Dr Chong Siow Ann's recent commentary ("Rage, rage against the (prolonged) dying of the light"; June 20) sparked several letters, mostly arguing for a legalisation of euthanasia or assisted suicide.
Their arguments are similar and can be summed up as follows: First, euthanasia is promulgated as a way to alleviate suffering and burden to others and second, that one should have the right to decide how and when one should die.
While this would lead to greater individual autonomy, it fails to address the fact that our lives are a web of relationships and interactions with others.
Laws such as those prohibiting drug consumption and suicide are present to protect us from harming others and ourselves.
Death may seem good for the individual, yet it removes not only the good of one's life but also the good of one's relationships with others. Furthermore, the practice of euthanasia introduces a utilitarian logic into society that some lives are "not worth living".
We must allay the fears of a dying patient and treat him with the utmost respect, not as a "burden" that takes up our time in busy hospital settings.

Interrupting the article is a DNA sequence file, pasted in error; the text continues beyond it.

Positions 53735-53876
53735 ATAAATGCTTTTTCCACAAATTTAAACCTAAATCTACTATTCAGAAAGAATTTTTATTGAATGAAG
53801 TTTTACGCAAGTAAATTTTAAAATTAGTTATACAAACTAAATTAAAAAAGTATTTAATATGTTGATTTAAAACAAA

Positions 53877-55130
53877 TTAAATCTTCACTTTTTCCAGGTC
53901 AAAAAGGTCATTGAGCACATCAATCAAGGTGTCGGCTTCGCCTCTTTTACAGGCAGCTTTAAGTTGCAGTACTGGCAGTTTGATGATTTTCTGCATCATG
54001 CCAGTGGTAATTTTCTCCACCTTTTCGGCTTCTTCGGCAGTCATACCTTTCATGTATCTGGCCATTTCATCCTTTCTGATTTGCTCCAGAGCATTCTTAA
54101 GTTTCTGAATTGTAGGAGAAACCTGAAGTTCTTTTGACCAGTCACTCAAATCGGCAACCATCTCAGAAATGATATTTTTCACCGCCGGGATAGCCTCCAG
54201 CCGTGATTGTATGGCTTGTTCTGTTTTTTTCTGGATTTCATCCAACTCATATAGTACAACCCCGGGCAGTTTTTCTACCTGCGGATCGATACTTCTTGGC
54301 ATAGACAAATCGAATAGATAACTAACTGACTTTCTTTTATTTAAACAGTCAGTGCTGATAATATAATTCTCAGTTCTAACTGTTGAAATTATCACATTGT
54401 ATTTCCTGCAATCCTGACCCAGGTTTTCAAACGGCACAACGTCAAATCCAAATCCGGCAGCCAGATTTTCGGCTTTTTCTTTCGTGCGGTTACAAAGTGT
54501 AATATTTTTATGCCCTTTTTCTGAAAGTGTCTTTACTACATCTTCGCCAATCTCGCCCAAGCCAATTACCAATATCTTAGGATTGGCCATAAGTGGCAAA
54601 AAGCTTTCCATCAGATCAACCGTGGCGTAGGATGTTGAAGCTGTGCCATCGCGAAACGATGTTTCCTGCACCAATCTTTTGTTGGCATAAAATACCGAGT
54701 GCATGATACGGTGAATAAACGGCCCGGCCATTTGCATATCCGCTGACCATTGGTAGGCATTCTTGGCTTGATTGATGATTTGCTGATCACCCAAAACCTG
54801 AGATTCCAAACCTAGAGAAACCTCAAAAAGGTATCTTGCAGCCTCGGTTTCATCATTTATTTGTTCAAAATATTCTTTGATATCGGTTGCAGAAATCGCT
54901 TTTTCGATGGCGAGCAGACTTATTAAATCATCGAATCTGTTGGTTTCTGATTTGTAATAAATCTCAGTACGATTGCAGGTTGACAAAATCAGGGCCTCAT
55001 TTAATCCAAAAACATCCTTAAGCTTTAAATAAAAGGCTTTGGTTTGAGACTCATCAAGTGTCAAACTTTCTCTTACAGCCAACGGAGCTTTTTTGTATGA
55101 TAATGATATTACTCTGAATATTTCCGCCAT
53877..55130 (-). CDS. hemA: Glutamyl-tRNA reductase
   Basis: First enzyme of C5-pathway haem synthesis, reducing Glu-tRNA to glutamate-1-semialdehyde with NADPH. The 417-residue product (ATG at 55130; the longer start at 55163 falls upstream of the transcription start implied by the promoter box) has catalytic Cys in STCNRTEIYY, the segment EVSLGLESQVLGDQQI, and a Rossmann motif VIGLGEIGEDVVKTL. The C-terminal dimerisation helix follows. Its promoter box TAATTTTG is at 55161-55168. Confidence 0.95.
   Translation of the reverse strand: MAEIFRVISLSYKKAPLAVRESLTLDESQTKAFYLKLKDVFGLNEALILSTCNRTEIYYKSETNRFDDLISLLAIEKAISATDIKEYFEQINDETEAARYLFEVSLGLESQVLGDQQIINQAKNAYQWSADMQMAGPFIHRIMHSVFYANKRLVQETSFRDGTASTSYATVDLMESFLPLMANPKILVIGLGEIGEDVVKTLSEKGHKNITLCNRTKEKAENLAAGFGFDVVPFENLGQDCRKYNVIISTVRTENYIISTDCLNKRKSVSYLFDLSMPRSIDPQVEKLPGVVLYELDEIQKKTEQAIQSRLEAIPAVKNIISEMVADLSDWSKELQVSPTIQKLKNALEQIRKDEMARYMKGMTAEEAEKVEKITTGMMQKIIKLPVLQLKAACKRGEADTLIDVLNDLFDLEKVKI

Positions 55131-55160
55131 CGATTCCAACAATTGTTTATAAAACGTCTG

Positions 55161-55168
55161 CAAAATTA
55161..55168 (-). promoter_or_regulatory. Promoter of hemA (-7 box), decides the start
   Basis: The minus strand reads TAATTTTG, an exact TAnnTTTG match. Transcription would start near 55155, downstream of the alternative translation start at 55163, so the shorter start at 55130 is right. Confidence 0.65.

With the pressures of limited healthcare resources and rising healthcare costs, such logic will consider the most vulnerable, such as disabled children and frail elderly folk, as lives "not worth living" and thus, to be removed. One might still argue that very strict criteria could be used to prevent this.
The Dutch experience started this way: Doctors were allowed to perform euthanasia only if patients provided clear consent, could prove intolerable suffering and consistent desire to die and more than one doctor was be consulted.
Five years later, large surveys showed that doctors were causing the deaths of over 8,000 patients without their consent.
While we should alleviate suffering - palliative care today is capable of providing adequate pain relief and comfort at the end of life to every patient - as medical professionals and caregivers, we must give more than that.
We must treat our patients as people to be cared for and loved, not objects to be tested on.
We must allay the fears of a dying patient and treat him with the utmost respect, not as a "burden" that takes up our time in busy hospital settings. If we do this, and if society as a whole can relearn the art of dying well, we would become a more compassionate and virtuous society in ways that euthanasia can never hope to achieve.
Colin Ong Eng Choon (Dr )